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The Platy (Xiphophorus maculatus, Xiphophorus variatus )
Order Cyprinodontiformes, Family Poecilidae
Common names Platy, Moonfish
Synonyms Platypoecilius species
Description The platy is an attractive, plump little fish, which has been bred to produce a wide range of beautiful colours to suit everyone’s taste. Although there is nowhere near as much variation in the fin shapes as has been bred into the guppy, nonetheless there are several platy variations – hi-fin platies, pintail platies, and many others. The platies available in the shops are usually from domestic stock, and as such are unlikely to be a pure species. Interbreeding different platy species has been commonly practiced in the quest for new varieties, although the largest component is likely to be either Xiphophorus maculatus or Xiphophorus variatus. Although possibly not fish for the purists, the domestic strains are attractive and robust in the aquarium, and ideal for a beginner, especially one who would like to try breeding fish (try stopping them..) Although the guppy has a greater range of varieties and shapes, the platy has the advantage that the females are as brightly coloured as the males. In common with guppies, mollies and swordtails, the fish are easy to sex. Not only are females plumper and larger, but the male’s anal fin is adapted into a long thin spike called a gonopodium. This specially adapted fin is used to fertilise the female.
Behaviour Platies are peaceful fish that will get along with a wide variety of tank mates – anything that will not bully or eat them. Most of the varieties have neat, compact finnage, and are therefore less attractive to fin-nippers than guppies. They are best kept as a small group, with a majority of females – the attentions of the ardently enthusiastic males can prove wearing to a female who is the sole source of attention. Continually active in their twin pursuits of eating and breeding, platies ensure that there is always something to look at in the aquarium.
Aquarium requirements Platies are small fish, with the females reaching a length of about two and a half inches, and males considerably less. They are therefore suitable for a reasonably small aquarium; an eighteen inch tank will house a group of platies comfortably. These tropical fish come from Central America, and prefer temperatures at the lower end of the tropical range; they can even be kept in unheated tanks in a warm house. The temperature should be between 64F and 77F. Harder, more alkaline water is preferred, with a pH anywhere between neutral and just over eight, and a hardness of up to 20dgh. Planted tanks will be appreciated; the aquarist will enjoy seeing the fish swimming in and out of the plants, and the females will appreciate being able to hide in the foliage, especially when they are giving birth. Platies are prone to nibbling at plants, so very feathery foliage may disintegrate rapidly. Most plants are unlikely to be damaged by their attentions, however.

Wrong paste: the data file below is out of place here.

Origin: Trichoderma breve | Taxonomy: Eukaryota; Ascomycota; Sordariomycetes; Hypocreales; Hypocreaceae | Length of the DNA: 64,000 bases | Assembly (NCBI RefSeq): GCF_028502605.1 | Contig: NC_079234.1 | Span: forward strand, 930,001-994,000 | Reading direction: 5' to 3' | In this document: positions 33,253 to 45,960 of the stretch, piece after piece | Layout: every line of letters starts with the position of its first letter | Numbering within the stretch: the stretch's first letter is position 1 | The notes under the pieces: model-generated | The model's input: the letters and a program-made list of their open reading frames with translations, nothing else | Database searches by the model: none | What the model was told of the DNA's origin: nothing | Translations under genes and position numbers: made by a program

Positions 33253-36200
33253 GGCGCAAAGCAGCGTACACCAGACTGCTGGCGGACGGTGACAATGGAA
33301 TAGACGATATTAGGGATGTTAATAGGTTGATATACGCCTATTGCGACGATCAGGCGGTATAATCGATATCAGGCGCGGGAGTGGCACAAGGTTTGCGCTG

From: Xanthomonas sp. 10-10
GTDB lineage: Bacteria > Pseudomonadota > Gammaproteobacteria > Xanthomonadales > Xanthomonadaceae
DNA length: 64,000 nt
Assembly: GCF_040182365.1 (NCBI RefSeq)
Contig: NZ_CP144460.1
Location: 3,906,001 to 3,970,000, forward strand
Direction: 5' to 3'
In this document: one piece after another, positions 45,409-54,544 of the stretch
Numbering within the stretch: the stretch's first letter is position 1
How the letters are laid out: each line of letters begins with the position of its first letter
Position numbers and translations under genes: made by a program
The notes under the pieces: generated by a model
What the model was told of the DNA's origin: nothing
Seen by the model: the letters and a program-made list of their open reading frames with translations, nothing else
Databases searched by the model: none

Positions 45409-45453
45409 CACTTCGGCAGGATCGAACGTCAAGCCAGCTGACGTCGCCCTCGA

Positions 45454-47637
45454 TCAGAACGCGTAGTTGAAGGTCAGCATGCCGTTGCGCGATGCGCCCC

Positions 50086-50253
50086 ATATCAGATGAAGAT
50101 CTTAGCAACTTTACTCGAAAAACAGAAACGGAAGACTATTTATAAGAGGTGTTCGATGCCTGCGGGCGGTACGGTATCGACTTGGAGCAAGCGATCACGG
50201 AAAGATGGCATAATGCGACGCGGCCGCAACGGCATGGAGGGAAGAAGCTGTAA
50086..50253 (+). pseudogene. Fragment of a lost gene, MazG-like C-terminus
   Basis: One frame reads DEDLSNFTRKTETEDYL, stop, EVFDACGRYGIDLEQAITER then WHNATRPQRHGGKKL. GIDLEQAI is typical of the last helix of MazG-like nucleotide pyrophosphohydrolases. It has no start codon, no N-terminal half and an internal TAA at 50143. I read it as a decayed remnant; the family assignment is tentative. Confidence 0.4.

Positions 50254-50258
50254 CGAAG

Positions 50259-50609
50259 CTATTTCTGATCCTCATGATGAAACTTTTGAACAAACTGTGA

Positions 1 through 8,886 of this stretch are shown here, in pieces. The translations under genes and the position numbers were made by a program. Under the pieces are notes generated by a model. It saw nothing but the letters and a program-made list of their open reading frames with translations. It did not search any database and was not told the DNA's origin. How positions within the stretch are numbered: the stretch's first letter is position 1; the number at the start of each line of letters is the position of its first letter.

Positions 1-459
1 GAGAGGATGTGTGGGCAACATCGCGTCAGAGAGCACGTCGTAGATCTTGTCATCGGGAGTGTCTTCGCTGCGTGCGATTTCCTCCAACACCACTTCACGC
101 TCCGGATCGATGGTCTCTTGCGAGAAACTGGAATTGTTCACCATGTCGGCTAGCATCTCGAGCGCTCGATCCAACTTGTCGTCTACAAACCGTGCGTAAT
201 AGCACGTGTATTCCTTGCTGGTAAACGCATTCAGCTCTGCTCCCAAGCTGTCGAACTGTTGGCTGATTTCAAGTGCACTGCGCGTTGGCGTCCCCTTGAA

Feeding Platies are omnivourous and enthusiastic feeders. A flake food diet will provide a good staple, but they will also enjoy pursuing live food around the tank and nibbling at vegetables such as blanched lettuce and cucumber.
Breeding Provided you have at least one male and one female, your platies are almost guaranteed to breed. They are livebearers; the male fertilises the eggs inside the female, who gives birth to between twenty and a hundred minute copies of their parents. Depending on temperature, the fry will grow inside the mother for twenty-four or more days, and she will mate again almost as soon as the fry are born. This is a stressful life for the fish, and they are not long-lived. Although they are prolific breeders, the fry are prone to the depredations of the tank inhabitants. Immediately they are born they fall to the bottom of the tank, where they are easily hoovered up by bottom feeding fish, then swim up into the waiting mouths of the top and mid-water feeders. To raise many of the fry, it is best to move the mother to her own tank early in the pregnancy. Since platies are nearly always pregnant, moving any healthy female to her own tank is likely to result in it being filled with a crop of youngsters within the month. Lots of plants will make both mother and babies feel secure. The breeding traps sold for livebearers are frightening for the fish, and do not provide a good environment for the new fry; a separate tank is by far the best, and if you do not have another tank a pre-matured sponge filter and heater will serve to make a temporary home in a bucket. The fish don’t mind that you can’t see them!
Diseases and disorders
Platies are robust and usually healthy fish, although not very long-lived (two or three years is normal). The females can easily be stressed by too high a proportion of males, or by not having cover to hide in when they are giving birth. Such stress may cause the female to abort, which can be fatal. Obviously fish are also stressed by being moved, so move the female to the rearing tank in good time, and not when you notice she has started to give birth.
Notes Most experienced fish keepers will remember with pleasure keeping at least a few platies, and many continue to find a place for them even when other fish have been replaced by more exotic specimens. Endearing and hardy, they are ideal for the beginner, and always provide an attractive and active aquarium display.
This article is by Kathy Jinkings and cannot be reproduced without her permission
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